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Q: My two-month-old daughter has a hemangioma on her lower lip and on the skin below her lip. One doctor told me to take her to a plastic surgeon. Another told me that it will disappear on its own and I should do nothing. Which advice is correct?
A: Hemangiomas are very common in babies, usually noticed within the first few weeks of life. They tend to occur more often in girls, appearing anywhere on the body (more than half are on the head and neck region) in as many as one out of every 20 to 25 babies. Typically, hemangiomas represent clusters of blood vessels generally close to the surface of the skin that are raised and red or purplish in color. Others can begin in the deeper layers of the skin. Hemangiomas do tend to get larger during the first year of life and then begin to shrink (involute) over the next few years. A hemangioma's color usually has disappeared by five to seven years of age.
Although hemangiomas can be cosmetically worrisome to parents, concern should initially revolve around whether they are quite large or whether their size and location are causing secondary effects. For example, some children have had them very near their windpipe, resulting in breathing difficulty. Of course, these would warrant immediate attention. Sometimes hemangiomas can be associated with, or located near, other malformations.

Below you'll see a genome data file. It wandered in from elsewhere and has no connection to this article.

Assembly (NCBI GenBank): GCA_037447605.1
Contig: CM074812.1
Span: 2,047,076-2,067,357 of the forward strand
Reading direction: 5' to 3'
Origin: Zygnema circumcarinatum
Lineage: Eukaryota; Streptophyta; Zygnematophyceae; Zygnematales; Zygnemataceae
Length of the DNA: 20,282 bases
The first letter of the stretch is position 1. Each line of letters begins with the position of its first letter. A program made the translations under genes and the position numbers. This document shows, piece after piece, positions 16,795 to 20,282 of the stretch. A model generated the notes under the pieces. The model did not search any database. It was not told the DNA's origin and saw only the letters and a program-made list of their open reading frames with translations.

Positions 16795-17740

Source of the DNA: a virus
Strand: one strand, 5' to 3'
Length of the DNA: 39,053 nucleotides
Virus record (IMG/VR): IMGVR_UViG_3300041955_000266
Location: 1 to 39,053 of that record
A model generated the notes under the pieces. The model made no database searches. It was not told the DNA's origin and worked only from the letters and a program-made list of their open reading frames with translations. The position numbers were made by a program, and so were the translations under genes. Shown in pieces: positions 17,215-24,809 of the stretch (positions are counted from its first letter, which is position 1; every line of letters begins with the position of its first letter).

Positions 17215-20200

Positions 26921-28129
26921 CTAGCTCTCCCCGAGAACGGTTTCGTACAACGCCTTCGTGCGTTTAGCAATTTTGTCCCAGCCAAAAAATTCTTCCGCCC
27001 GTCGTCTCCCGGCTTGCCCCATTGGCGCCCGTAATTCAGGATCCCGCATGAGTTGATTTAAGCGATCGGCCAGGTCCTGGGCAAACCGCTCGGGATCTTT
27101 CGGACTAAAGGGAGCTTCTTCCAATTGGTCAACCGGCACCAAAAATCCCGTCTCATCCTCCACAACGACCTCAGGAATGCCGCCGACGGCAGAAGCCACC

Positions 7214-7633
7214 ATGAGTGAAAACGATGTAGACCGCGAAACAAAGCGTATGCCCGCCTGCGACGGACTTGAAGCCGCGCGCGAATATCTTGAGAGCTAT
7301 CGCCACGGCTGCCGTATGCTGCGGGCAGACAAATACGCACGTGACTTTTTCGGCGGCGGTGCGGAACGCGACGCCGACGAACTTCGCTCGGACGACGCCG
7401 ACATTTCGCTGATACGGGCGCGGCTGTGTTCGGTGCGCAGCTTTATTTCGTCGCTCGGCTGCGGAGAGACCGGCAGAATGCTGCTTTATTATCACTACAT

Be reassured that most hemangiomas, like the one you described, do not require evaluation by a specialist who deals with these types of vascular growths. They can more easily be observed by your child's pediatrician and referral made if the diagnosis is in question, if the hemangiomas are medically problematic, or if you are in need of further reassurance.
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Henry Bernstein, M.D., is currently the associate chief of the Division of General Pediatrics and director of Primary Care at Children's Hospital, Boston. He also has an academic appointment at Harvard Medical School.